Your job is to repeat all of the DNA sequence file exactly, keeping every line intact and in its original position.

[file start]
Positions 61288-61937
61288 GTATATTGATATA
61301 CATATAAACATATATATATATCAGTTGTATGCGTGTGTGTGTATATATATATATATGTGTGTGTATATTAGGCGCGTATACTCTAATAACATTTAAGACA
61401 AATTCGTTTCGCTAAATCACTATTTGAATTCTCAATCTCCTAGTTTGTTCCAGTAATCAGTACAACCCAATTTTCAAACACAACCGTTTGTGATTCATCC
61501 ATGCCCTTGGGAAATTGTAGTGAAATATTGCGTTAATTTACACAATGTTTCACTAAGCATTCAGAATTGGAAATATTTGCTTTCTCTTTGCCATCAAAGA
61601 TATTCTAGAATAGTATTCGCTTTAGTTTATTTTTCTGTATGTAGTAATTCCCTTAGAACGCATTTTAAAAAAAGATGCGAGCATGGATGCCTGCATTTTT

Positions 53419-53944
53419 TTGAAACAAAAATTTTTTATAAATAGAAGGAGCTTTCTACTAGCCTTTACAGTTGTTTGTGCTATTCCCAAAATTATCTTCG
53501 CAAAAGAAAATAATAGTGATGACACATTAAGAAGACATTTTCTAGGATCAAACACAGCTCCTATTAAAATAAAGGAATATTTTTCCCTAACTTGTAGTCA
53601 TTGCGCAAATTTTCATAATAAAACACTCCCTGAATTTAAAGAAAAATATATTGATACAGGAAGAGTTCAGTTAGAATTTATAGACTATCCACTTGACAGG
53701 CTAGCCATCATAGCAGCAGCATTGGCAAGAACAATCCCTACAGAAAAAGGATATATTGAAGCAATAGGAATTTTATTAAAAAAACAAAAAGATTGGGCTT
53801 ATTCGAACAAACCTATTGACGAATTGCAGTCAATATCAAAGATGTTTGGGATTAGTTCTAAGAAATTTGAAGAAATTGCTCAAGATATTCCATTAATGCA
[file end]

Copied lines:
Positions 61288-61937
61288 GTATATTGATATA
61301 CATATAAACATATATATATATCAGTTGTATGCGTGTGTGTGTATATATATATATATGTGTGTGTATATTAGGCGCGTATACTCTAATAACATTTAAGACA
61401 AATTCGTTTCGCTAAATCACTATTTGAATTCTCAATCTCCTAGTTTGTTCCAGTAATCAGTACAACCCAATTTTCAAACACAACCGTTTGTGATTCATCC
61501 ATGCCCTTGGGAAATTGTAGTGAAATATTGCGTTAATTTACACAATGTTTCACTAAGCATTCAGAATTGGAAATATTTGCTTTCTCTTTGCCATCAAAGA
61601 TATTCTAGAATAGTATTCGCTTTAGTTTATTTTTCTGTATGTAGTAATTCCCTTAGAACGCATTTTAAAAAAAGATGCGAGCATGGATGCCTGCATTTTT

Positions 53419-53944
53419 TTGAAACAAAAATTTTTTATAAATAGAAGGAGCTTTCTACTAGCCTTTACAGTTGTTTGTGCTATTCCCAAAATTATCTTCG
53501 CAAAAGAAAATAATAGTGATGACACATTAAGAAGACATTTTCTAGGATCAAACACAGCTCCTATTAAAATAAAGGAATATTTTTCCCTAACTTGTAGTCA
53601 TTGCGCAAATTTTCATAATAAAACACTCCCTGAATTTAAAGAAAAATATATTGATACAGGAAGAGTTCAGTTAGAATTTATAGACTATCCACTTGACAGG
53701 CTAGCCATCATAGCAGCAGCATTGGCAAGAACAATCCCTACAGAAAAAGGATATATTGAAGCAATAGGAATTTTATTAAAAAAACAAAAAGATTGGGCTT
53801 ATTCGAACAAACCTATTGACGAATTGCAGTCAATATCAAAGATGTTTGGGATTAGTTCTAAGAAATTTGAAGAAATTGCTCAAGATATTCCATTAATGCA